THE WARRIOR-PROPHET – R. Scott Bakker (2005)

The Warrior Prophet I dropped out of this book after 200 of its 600 pages, and that kind of makes me sad.

I really liked the first book of The Prince Of Nothing trilogy: I read 54 books last year, and The Darkness That Comes Before was one of the 10 best.

This second installment is so much of a disappointment, I don’t even feel like explaining why. I’ll try anyhow, but I’ll keep it short.

Continue reading

LUNA: WOLF MOON – Ian McDonald (2017)

Luna Wolf MoonLuna: New Moon was one of my best reads of 2015 – a Shakespearian feud set on a near future moon that felt both fresh & glossy, and harsh & sprawling. If you haven’t read it, go check it out.

At the time we were led to believe it to be the first of a duology, but it turns out McDonald decided to write a trilogy after all.

I’m not sure that decision paid off. It’ll probably pay off in terms of total copies sold, but artistically, Luna: Wolf Moon has some problems. Not that you shouldn’t read it. If you liked New Moon, you’ll enjoy Wolf Moon too. But while overall solid & fun, it simply isn’t an as good a book. Not even close.

Writing trilogies is tricky, especially if they are one story, multiple volumes. I feel, ideally, every volume should have its own voice, or, at least, should bring something new to the table. Otherwise, the decision to go for multiple volumes published some months or years apart is only motivated by practicalities and commercial interests, not by artistic considerations.

Continue reading

BEYOND APOLLO – Barry Malzberg (1972)

beyond apolloBarry N. Malzberg’s most famous work, Beyond Apollo, has an air of controversy to it. When it won the first ever John W. Campbell award in 1973, some considered it an insult to Campbell, as Beyond Apollo lacks the positivity and wonder associated with Campbell’s strain of space exploring SF. It also features a huge amount of sex, a protagonist with mental health issues and a plot that is unresolved.

All that still is enough for some contemporary Goodreads reviewers to express their disgust with all the “mechanical sex, misogyny and closet-homosexuality”. They simply pan the novel as just random “nonsense”, “bizarre” and probably fueled by “LSD”.

Nothing could be further from the truth.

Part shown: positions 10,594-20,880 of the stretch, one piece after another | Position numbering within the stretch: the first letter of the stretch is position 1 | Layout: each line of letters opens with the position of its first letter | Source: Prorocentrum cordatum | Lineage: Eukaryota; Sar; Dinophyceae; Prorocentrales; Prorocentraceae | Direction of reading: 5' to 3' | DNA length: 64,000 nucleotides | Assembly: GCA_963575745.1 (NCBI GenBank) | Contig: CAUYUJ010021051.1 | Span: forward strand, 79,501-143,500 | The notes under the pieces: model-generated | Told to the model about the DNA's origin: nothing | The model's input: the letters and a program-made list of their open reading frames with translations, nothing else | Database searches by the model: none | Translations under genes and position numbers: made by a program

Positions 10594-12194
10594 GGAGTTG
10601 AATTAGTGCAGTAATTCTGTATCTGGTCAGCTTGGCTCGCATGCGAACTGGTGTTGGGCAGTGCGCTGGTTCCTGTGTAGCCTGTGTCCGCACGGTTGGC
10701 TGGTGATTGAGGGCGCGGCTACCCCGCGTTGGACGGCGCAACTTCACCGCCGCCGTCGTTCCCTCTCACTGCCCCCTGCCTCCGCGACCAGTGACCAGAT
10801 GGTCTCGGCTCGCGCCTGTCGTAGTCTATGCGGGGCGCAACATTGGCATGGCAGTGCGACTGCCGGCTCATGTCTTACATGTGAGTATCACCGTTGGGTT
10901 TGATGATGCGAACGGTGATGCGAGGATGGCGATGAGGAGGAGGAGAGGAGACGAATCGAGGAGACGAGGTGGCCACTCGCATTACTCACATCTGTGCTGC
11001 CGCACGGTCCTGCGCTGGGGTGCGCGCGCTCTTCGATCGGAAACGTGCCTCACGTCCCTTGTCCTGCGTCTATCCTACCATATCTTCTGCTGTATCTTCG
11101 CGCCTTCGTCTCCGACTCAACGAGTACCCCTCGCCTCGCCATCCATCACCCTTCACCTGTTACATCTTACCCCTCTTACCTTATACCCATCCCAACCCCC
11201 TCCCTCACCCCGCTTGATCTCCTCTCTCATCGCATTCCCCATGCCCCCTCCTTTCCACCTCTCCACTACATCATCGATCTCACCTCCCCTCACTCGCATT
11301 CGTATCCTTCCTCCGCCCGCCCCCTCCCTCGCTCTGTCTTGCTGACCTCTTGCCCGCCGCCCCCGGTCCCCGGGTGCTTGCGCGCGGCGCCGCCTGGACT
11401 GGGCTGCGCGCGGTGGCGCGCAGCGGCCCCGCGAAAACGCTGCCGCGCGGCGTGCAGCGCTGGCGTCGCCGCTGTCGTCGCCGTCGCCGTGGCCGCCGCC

Continue reading

AMERICAN GODS – Neil Gaiman (2001)

American GodsI’ve only seen the trailer of Starz’s adaptation of American Gods, but that firmly set the face of Ian McShane as default for one of its main characters – Mr. Wednesday, an incarnation of Odin. Ian McShane plays Al Swearengen in HBO’s brilliant – and sadly uncompleted – Deadwood. The mannerisms of that cunning brothel owner suit Mr. Wednesday well, and as books aren’t read in a vacuum, my Mr. Wednesday turned out to be an incarnation of Mr. Swearengen. Kind of fitting for a book about the dark side of Americana, and the casting people of Starz must have thought so too.

American Gods is Neil Gaiman’s most famous and acclaimed book: it won the Hugo, the Locus Fantasy, the Nebula, and the Bram Stoker award. Worlds Without End has it as number 6 of their most read books, and it’s on spot 2 of their list of SFF’s most nominated books.

I guess most people reading this know what the book is about: “gods and mythological creatures exist because people believe in them. Immigrants to the United States brought with them spirits and gods. The power of these mythological beings has diminished as people’s beliefs waned. New gods have arisen, reflecting the American obsessions with media, celebrity, technology, and drugs, among other things.” The book’s protagonist, Shadow, finds himself at the center of a conflict between the old and the new when he is recruited by Mr. Wednesday, just after being released from prison.

I’ve read the 10th anniversary edition, which added 12.000 words that were cut for the first version, and the praise on its back cover leaves no room for doubt: this is speculative fiction of the literary kind. I’ve written about speculative fiction’s obsession with Literature before, so I will not repeat that here, but rest assured, American Gods is no pulp indeed. Not being pulp does not make it a masterpiece either, so let’s start this review already. Continue reading